put your phone downYou’d be amazed at how many people don’t take the time to reflect on their day. Oh….and who don’t put their phone down while eating lunch or dinner with others. I mean, sure, if you’re at work in an office and you get just one precious hour off to read personal emails, surf and catch up on social media, of course you’re going to do that (I used to when I was in corporate land). But if you’re sitting down at a restaurant with a pal, or loved one, and you’re both on your phones scrolling through your FB feed, why bother sitting together at the restaurant. Couldn’t you just as easily have gotten a subway and sat alone on a park bench?

And to come full circle, this comes back to the choices we make as parents. The example you set for them starts as early as four or five months – once they start to take notice of the world – after that formidable period of no sleep in the first few months. Hell, I don’t think I would have survived breastfeeding without endless Netflix television shows in those first few months!! (more on that some other time but I did watch television on an iPad with the headphones on, and where my baby couldn’t see the screen). But once your baby is responding to you, seeing what you do in their company, how you respond to others, speak to others, what you do each day, all of it, that’s when it matters. That’s when their communication skills, development skills and their cognitive skills are all taking shape. Those little sponge babies are taking it all in.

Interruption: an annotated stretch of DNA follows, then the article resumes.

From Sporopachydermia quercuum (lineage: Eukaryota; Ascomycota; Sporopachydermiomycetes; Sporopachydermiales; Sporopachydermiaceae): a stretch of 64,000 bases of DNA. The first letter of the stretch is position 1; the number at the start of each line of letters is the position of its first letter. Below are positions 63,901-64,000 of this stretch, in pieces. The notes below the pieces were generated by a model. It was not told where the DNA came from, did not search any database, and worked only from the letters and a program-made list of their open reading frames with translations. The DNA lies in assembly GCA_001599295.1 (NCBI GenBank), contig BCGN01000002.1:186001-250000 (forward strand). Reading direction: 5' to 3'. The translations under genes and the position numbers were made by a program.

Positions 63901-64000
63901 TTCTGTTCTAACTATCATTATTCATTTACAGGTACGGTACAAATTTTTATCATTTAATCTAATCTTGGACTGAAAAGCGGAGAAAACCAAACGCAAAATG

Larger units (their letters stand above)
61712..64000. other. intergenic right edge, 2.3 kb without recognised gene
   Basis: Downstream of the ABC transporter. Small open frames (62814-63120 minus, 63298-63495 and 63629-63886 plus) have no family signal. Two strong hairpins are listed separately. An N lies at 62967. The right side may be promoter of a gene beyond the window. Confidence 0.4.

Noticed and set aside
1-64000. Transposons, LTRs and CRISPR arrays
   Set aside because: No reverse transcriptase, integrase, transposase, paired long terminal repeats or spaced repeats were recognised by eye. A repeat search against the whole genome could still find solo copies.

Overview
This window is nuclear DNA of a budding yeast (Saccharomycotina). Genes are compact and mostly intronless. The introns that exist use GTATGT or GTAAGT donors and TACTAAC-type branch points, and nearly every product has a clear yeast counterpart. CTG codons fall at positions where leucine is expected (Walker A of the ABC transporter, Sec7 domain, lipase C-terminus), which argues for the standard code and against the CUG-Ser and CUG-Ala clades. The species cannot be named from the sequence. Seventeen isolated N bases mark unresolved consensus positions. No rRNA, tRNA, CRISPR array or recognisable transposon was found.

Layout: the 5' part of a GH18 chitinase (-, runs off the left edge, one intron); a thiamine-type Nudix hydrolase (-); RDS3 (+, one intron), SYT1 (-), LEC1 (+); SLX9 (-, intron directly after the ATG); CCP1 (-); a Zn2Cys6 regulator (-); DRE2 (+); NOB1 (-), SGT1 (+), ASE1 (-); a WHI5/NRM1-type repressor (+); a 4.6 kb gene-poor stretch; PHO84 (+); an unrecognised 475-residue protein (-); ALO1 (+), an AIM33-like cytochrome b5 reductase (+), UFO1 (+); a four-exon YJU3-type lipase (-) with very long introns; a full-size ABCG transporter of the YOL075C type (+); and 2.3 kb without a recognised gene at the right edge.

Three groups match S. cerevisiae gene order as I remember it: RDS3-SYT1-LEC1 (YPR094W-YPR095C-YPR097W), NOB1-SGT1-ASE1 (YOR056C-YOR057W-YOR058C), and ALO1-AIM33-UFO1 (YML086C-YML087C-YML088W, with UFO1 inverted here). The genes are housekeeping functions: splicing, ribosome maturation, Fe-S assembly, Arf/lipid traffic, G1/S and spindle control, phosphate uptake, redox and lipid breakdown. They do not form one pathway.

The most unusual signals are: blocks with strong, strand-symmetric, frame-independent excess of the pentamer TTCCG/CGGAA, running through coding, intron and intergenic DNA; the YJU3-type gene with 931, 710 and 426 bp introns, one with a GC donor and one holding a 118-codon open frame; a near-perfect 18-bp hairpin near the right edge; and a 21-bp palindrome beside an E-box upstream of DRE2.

And there is a LOT of evidence to suggest that any television viewing prior to the age of two (2) is bad for babies – some factual references are included below if you are that way inclined. I studied Psychology a long long long (did I say long) time ago so most of my study was the crazy pre-tech era when dial up made a loud whirring sound and you couldn’t make a phone call at the same time as using the internet. But even then, they frowned upon babies under the age of two watching television because it does little to nothing for their cognitive development. And if anything, babies don’t understand the fuzzy images on the screen anyway. If it may adversely affect their general learning, and potentially slow their development, why would we do it?